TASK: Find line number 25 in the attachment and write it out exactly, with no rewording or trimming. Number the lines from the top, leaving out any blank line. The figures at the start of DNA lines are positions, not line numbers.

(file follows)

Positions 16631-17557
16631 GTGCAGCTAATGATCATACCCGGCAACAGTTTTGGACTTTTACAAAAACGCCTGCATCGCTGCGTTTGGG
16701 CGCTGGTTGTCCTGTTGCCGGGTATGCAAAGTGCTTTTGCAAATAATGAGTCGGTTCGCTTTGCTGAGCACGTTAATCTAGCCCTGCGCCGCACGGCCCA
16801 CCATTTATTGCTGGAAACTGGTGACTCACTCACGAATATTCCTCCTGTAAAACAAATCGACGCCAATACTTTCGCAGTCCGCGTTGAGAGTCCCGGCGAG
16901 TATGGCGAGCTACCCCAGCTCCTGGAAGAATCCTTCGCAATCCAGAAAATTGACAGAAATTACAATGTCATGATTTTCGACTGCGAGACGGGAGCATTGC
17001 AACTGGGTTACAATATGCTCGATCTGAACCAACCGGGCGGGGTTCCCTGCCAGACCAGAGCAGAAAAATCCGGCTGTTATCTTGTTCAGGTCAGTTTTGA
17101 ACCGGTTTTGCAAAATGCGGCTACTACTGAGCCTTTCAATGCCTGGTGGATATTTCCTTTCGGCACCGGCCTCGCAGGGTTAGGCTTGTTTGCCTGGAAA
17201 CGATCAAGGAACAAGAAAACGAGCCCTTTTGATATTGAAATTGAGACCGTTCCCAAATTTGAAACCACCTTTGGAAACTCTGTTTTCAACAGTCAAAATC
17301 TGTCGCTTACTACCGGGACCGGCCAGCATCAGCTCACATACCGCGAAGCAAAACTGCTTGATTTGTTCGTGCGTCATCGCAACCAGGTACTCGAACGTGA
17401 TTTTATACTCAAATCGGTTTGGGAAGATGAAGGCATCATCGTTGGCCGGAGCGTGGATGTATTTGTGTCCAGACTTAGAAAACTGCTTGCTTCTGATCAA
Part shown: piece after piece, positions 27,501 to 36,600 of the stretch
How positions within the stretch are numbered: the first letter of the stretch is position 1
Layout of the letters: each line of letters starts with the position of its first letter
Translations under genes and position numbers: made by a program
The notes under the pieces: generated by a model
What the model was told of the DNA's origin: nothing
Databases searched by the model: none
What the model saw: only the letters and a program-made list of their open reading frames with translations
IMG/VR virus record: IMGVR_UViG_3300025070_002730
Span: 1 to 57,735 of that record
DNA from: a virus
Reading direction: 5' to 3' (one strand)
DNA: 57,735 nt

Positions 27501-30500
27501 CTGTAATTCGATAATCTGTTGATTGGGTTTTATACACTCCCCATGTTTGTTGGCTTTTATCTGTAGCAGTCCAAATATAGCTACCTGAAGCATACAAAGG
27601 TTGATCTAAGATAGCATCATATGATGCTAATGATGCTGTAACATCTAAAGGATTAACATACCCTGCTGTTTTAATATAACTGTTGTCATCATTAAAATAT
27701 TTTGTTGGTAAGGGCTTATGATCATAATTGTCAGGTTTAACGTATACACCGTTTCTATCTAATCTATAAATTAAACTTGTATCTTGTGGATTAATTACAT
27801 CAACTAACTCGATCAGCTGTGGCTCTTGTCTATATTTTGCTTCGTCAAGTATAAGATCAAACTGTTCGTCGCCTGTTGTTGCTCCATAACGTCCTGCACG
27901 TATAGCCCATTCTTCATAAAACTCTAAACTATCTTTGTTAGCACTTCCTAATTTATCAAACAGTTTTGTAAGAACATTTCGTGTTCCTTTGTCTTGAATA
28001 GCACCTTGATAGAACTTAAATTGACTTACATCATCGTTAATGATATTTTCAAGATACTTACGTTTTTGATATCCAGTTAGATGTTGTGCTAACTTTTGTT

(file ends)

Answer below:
27501 CTGTAATTCGATAATCTGTTGATTGGGTTTTATACACTCCCCATGTTTGTTGGCTTTTATCTGTAGCAGTCCAAATATAGCTACCTGAAGCATACAAAGG